Psalms, Syriac Apocryphal

The Syriac Apocryphal Psalms are a group of five poetic compositions related to the book of Psalms (ed. Baars). The most important textual witness for the Syriac Apocryphal Psalms is ms. Baghdad (formerly Mosul), Library of the Chaldean Patriarchate 1113, which can be dated paleographically to the 12th cent. In this ms., the Apocryphal Psalms follow directly upon the canonical Psalms and are numbered consecutively as 151–155. The margins of this ms. contain a number of alternative readings. The Syriac Apocryphal Psalms are also found as filler material in mss. of the Ktābā d-Durrāšā ‘Book of Exercise’ by Eliya of al-Anbār (first half of the 10th cent.). The order of the Apocryphal Psalms in mss. of the Ktābā d-Durrāšā differs from that in the Chaldean Patriarchate ms. (I = 151; II = 154; III = 155; IV = 152; V = 153). In addition, the text of the Apocryphal Psalms in these mss. diverges from that in the Chaldean Patriarchate ms., though it often agrees with that represented in the margins of this ms. A version of the Apocryphal Psalms similar to that in mss. of the Ktābā d-Durrāšā is also found appended to ms. Berlin, Orient. Fol. 3122, which contains the prophetic books of the OT. Finally, Psalm 151 (= I) also exists in Syriac outside the collection of Apocryphal Psalms, both in the Syro-Hexapla (and in liturgical mss. based on it) and in some mss. independent from, and in some cases earlier than, the Syro-Hexapla (see Baars, vii-ix; van Rooy 2000).

Psalm 151 (= I) is a translation of the Septuagint Psalm 151. This Psalm is known in other Psalter traditions that are based on the Septuagint, e.g. Latin, Coptic, Arabic, Armenian, and Ethiopic. The Hebrew Vorlage of Psalm 151 was discovered fragmentarily preserved in the Qumran Psalms Scroll (11QPsa) as two separate psalms designated 151A and 151B (ed. Sanders 1963; 1965, 54–64). A Hebrew Vorlage for both Psalm 154 (= II) and Psalm 155 (= III) is also found in the Qumran Psalms Scroll (11QPsa; ed. Sanders 1964; 1965, 64–76). A Hebrew Vorlage has not, however, been discovered for either Psalm 152 (= IV) or Psalm 153 (= V). Some maintain that this is only an accident of survival and that these two Psalms were translated from a now lost Hebrew Vorlage (see, e.g., van Rooy, van der Woude). Others, however, argue that these two Psalms are original Syriac compositions (see, e.g., Skehan). In his Letter 47, Cath. Timotheos I (d. 823) mentions the discovery of Hebrew mss., some of which contained additional ‘Psalms of David’, in the region of Jericho (ed. O. Braun, ‘Ein Brief des Katholikos Timotheos I über biblische Studien des 9. Jahrhunderts’, OC 1 [1901], 299–313; ET in S. P. Brock, A brief outline of Syriac literature [2nd ed. 2009], 240–45). This not only anticipates the discovery of the Dead Sea Scrolls by more than a millennium, but also may help to explain the existence of Psalms 154–155 (and possibly also 152–153) in the Syriac tradition.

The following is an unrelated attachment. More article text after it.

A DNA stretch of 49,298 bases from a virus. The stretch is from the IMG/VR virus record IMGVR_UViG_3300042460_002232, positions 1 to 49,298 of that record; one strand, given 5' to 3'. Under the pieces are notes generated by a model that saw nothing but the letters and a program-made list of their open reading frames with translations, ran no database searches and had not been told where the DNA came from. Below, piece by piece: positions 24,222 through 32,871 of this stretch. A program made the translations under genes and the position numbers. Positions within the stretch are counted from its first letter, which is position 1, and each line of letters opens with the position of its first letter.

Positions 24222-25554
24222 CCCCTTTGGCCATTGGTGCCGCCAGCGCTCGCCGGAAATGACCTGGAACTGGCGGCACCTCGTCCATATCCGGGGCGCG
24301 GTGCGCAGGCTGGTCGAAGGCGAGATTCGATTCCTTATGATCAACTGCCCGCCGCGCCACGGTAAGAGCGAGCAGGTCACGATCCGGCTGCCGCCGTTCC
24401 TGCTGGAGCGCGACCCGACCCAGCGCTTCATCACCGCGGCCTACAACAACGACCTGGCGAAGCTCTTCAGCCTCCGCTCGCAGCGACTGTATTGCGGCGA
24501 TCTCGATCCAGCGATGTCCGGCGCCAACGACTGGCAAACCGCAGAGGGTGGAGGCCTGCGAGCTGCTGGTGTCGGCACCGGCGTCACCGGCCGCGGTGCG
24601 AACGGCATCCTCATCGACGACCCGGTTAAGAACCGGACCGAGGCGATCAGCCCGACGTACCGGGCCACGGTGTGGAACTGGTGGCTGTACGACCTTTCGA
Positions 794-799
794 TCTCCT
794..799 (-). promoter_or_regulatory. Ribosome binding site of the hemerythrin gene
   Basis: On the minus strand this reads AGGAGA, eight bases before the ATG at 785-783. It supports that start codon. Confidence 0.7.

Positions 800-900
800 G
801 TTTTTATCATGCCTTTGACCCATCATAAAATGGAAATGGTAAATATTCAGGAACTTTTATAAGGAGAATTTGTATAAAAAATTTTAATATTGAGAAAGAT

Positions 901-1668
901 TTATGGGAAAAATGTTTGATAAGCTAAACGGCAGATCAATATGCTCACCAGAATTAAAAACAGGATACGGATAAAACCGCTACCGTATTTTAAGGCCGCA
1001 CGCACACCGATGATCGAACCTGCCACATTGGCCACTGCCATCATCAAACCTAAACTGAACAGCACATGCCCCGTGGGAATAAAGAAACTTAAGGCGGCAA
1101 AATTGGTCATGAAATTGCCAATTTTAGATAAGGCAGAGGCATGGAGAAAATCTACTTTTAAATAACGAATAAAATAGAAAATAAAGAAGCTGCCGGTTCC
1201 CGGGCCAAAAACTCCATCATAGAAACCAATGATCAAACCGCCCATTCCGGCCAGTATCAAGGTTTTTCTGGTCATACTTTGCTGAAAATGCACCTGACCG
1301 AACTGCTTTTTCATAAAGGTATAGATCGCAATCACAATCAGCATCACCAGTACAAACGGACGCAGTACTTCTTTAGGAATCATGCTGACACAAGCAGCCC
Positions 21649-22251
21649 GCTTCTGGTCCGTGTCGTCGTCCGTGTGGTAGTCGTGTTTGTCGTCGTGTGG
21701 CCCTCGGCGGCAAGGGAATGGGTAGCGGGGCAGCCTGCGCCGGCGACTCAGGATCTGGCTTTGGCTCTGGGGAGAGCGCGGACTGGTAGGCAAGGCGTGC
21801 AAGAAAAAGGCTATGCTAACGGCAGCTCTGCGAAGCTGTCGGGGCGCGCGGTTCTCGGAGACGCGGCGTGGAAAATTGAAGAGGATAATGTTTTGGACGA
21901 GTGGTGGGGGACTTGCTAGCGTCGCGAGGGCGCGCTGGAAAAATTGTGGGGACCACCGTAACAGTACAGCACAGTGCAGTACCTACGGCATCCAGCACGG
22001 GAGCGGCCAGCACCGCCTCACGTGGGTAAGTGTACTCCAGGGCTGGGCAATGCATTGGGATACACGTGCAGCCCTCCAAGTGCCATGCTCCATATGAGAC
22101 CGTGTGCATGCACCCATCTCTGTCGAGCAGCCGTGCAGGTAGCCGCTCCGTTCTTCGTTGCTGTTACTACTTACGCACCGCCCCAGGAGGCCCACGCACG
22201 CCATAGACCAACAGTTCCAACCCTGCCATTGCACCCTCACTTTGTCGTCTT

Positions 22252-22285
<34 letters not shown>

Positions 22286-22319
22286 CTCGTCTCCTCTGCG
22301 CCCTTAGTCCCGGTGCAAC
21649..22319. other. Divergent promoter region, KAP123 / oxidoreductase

Primary Sources

    • W. Baars, ‘Apocryphal Psalms’, in The Old Testament in Syriac according to the Peshitta Version, part IV, fas. 6 (1972).
    • H. F. van Rooy, ‘Psalm 151 in three Syriac Psalm Commentaries’, ZAW (2000), 612–23.
    • J. A. Sanders, ‘Ps. 151 in 11QPSS’, ZAW 75 (1963), 73–85.
    • J. A. Sanders, ‘Two non-canonical Psalms in 11QPsa, ZAW 76 (1964), 57–75.
    • J. A. Sanders, The Psalms Scroll of Qumrân Cave 11 (11QPsa) (Discoveries in the Judaean Desert 4; 1965), 53–76.
    • J. A. Sanders, The Dead Sea Psalms Scroll (1967), esp. 93–112.

    Secondary Sources

    • S. C.  Pigué, in ABD , vol. 5, 536–7.
    • H. F.  van  Rooy, Studies on the Syriac Apocryphal Psalms (1999). (incl. ET)
    • P. W.  Skehan, ‘Again the Syriac Apocryphal Psalms’, Catholic Biblical Quarterly 38 (1976), 143–58.
    • J.  Strugnell, ‘Notes on the text and transmission of the Apocryphal Psalms 151, 154 (= Syr. II) and 155 (= Syr. III)’, HTR 59 (1966), 257–82.
    • A. S. van der Woude. ‘Die fünf syrischen Psalmen (einschließlich Psalm 151)’, in Jüdische Schriften aus hellenistisch-römischer Zeit, Band IV, Lieferung 1, ed. W. G. Kümmel et al. (1974). (incl. GT)


How to Cite This Entry

Aaron M. Butts, “Psalms, Syriac Apocryphal,” in Gorgias Encyclopedic Dictionary of the Syriac Heritage: Electronic Edition, edited by Sebastian P. Brock, Aaron M. Butts, George A. Kiraz and Lucas Van Rompay, https://gedsh.bethmardutho.org/Psalms-Syriac-Apocryphal.

Footnote Style Citation with Date:

Aaron M. Butts, “Psalms, Syriac Apocryphal,” in Gorgias Encyclopedic Dictionary of the Syriac Heritage: Electronic Edition, edited by Sebastian P. Brock, Aaron M. Butts, George A. Kiraz and Lucas Van Rompay (Gorgias Press, 2011; online ed. Beth Mardutho, 2018), https://gedsh.bethmardutho.org/Psalms-Syriac-Apocryphal.

Bibliography Entry Citation:

Butts, Aaron M. “Psalms, Syriac Apocryphal.” In Gorgias Encyclopedic Dictionary of the Syriac Heritage: Electronic Edition. Edited by Sebastian P. Brock, Aaron M. Butts, George A. Kiraz and Lucas Van Rompay. Digital edition prepared by David Michelson, Ute Possekel, and Daniel L. Schwartz. Gorgias Press, 2011; online ed. Beth Mardutho, 2018. https://gedsh.bethmardutho.org/Psalms-Syriac-Apocryphal.

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